Candidate’s unconventional answer to ice scourge
A mother and business woman has joined the race for the seat of Ipswich in the upcoming state election to continue her fight to legalise cannabis.
Shelly Morton has been named as Legalise Cannabis Queensland Party's candidate for Ipswich.
She currently runs a female cannabis support group called Her Highness, which has more than 10,000 members across Australia.
She said she was dedicated to trying to stop the stigma around how women use cannabis, whether it is for period pain, chronic illness, mental health or social reasons.
"I'm sick to death of being looked at as a bad mum because I smoke a plant," she said.
"People think because you smoke a bong you're very lazy, you don't have any work ethic, you don't have any morals, they just literally look down on you because you smoke a plant through a device.
"They don't see what it really does medical wise, how much it helps mental illness, insomnia, eating disorders."
Ms Morton said it should be viewed the same way as those who smoke cigarettes or enjoy a glass of wine at night, but with more benefits.
"There are that many different strands, different types, different flavours, different smokes that we can literally cure cancer, we can literally cure epilepsy. There's so much we can help with," she said.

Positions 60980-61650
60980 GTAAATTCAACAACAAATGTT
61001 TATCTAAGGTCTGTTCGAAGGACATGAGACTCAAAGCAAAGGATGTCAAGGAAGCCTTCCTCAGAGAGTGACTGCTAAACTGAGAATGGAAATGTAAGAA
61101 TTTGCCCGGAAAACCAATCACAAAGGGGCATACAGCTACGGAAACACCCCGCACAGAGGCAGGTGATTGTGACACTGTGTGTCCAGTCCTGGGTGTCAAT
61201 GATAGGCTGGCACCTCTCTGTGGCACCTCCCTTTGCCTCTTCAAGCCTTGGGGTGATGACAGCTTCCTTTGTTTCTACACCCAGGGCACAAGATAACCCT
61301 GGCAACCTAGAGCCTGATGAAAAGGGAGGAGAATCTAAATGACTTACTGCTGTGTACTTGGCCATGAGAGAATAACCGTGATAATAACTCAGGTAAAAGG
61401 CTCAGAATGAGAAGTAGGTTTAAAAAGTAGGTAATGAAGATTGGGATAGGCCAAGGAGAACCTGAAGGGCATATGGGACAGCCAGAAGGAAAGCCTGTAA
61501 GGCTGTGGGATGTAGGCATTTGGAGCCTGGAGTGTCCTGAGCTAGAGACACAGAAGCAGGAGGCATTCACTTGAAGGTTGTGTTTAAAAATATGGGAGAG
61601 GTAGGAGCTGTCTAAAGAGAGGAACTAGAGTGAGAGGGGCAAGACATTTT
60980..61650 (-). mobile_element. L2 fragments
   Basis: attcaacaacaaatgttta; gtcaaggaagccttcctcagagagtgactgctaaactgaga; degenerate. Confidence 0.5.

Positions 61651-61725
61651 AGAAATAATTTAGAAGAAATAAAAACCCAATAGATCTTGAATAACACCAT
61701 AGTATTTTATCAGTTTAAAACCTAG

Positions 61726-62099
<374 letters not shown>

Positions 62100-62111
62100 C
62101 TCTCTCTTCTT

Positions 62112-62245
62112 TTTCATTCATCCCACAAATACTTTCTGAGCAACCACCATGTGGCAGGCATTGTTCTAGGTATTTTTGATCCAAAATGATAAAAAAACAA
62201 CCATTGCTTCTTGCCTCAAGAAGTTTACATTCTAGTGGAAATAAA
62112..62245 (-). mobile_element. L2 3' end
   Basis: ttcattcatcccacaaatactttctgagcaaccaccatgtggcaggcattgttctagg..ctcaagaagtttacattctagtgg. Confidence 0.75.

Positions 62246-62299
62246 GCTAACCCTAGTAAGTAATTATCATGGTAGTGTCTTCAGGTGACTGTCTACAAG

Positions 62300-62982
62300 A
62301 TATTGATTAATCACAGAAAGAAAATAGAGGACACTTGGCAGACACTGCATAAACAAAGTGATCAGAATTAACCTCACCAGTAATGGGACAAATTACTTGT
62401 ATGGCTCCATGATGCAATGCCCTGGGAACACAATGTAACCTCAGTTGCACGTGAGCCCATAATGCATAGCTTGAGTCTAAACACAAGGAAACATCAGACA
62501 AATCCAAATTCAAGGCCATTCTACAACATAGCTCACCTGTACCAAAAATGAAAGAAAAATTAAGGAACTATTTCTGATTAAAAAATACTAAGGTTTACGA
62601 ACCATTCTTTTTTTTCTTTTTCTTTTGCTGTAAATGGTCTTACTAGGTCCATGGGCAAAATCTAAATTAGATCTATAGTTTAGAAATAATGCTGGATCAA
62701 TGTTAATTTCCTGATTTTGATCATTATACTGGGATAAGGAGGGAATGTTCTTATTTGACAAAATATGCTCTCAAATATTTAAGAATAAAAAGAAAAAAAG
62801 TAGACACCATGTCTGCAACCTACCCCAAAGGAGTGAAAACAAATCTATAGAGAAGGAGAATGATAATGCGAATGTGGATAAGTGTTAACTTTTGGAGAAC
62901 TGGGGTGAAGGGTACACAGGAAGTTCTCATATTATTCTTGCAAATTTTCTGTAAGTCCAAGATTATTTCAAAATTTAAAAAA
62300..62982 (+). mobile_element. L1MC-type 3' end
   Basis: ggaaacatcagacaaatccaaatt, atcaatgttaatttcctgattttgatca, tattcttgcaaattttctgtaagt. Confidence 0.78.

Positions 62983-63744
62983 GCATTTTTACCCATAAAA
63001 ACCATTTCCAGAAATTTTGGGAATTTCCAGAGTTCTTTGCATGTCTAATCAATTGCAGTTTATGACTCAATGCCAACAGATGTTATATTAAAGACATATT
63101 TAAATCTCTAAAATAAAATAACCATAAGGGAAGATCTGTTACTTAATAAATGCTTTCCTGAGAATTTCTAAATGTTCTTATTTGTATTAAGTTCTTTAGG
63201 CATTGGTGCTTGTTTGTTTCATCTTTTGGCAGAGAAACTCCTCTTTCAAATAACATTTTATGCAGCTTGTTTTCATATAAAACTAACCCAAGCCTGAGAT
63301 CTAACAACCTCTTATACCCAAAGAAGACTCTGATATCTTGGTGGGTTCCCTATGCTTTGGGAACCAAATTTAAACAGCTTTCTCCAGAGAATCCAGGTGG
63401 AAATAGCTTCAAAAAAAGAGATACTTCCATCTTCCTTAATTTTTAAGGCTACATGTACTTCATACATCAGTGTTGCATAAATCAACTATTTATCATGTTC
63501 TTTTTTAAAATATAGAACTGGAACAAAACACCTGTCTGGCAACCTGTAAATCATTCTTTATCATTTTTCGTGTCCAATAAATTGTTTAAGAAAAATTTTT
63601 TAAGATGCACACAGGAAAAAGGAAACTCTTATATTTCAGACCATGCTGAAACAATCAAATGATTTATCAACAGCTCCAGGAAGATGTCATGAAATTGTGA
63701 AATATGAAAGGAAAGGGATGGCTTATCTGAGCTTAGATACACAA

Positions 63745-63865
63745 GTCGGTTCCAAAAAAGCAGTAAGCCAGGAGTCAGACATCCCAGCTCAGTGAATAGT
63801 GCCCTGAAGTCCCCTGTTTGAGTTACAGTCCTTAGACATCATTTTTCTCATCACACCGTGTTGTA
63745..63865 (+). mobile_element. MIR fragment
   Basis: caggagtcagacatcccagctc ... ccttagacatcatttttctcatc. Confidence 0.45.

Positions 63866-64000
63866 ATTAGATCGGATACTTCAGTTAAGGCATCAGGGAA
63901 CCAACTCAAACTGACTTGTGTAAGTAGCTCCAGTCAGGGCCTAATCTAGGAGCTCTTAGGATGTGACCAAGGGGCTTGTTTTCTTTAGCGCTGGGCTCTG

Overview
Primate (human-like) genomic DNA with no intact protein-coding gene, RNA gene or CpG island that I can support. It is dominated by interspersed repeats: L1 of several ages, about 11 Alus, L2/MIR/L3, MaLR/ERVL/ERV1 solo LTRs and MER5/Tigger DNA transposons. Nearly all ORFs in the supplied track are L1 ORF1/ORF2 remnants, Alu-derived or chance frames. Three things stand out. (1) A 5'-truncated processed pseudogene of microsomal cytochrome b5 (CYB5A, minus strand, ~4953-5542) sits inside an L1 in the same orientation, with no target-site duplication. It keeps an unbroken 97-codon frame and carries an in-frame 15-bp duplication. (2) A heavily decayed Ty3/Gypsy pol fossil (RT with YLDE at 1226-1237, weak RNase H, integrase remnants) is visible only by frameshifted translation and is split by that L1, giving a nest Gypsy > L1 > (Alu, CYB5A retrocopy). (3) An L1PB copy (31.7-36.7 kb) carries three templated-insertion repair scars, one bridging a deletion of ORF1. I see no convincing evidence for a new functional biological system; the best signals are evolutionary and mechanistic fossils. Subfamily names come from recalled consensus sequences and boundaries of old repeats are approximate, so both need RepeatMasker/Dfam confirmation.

The mother has had her own battles over the years and relies on cannabis for pain relief for her endometriosis.
She has also previously been diagnosed with drug induced bipolar and schizophrenia.
She said cannabis helped her stay away from hard drugs and could help others too.
The party claims legalising cannabis can help reduce drug crime statistics and that it can be used as an exit drug for dangerous substances.
Ms Morton said she was passionate about changing the laws to allow that to happen in Ipswich.
"So many of my girls have been through addictions, but cannabis is the one thing that keeps them off the addiction. It helps so much," she said.
She said if elected, she would also focus on roads, schools, drug addiction and youth.
"There needs to be a place for people to go, once they're clean, to stay clean," she said.
"If I do win the election, my main focus is the youth. I want to go around and speak to as many kids as I can."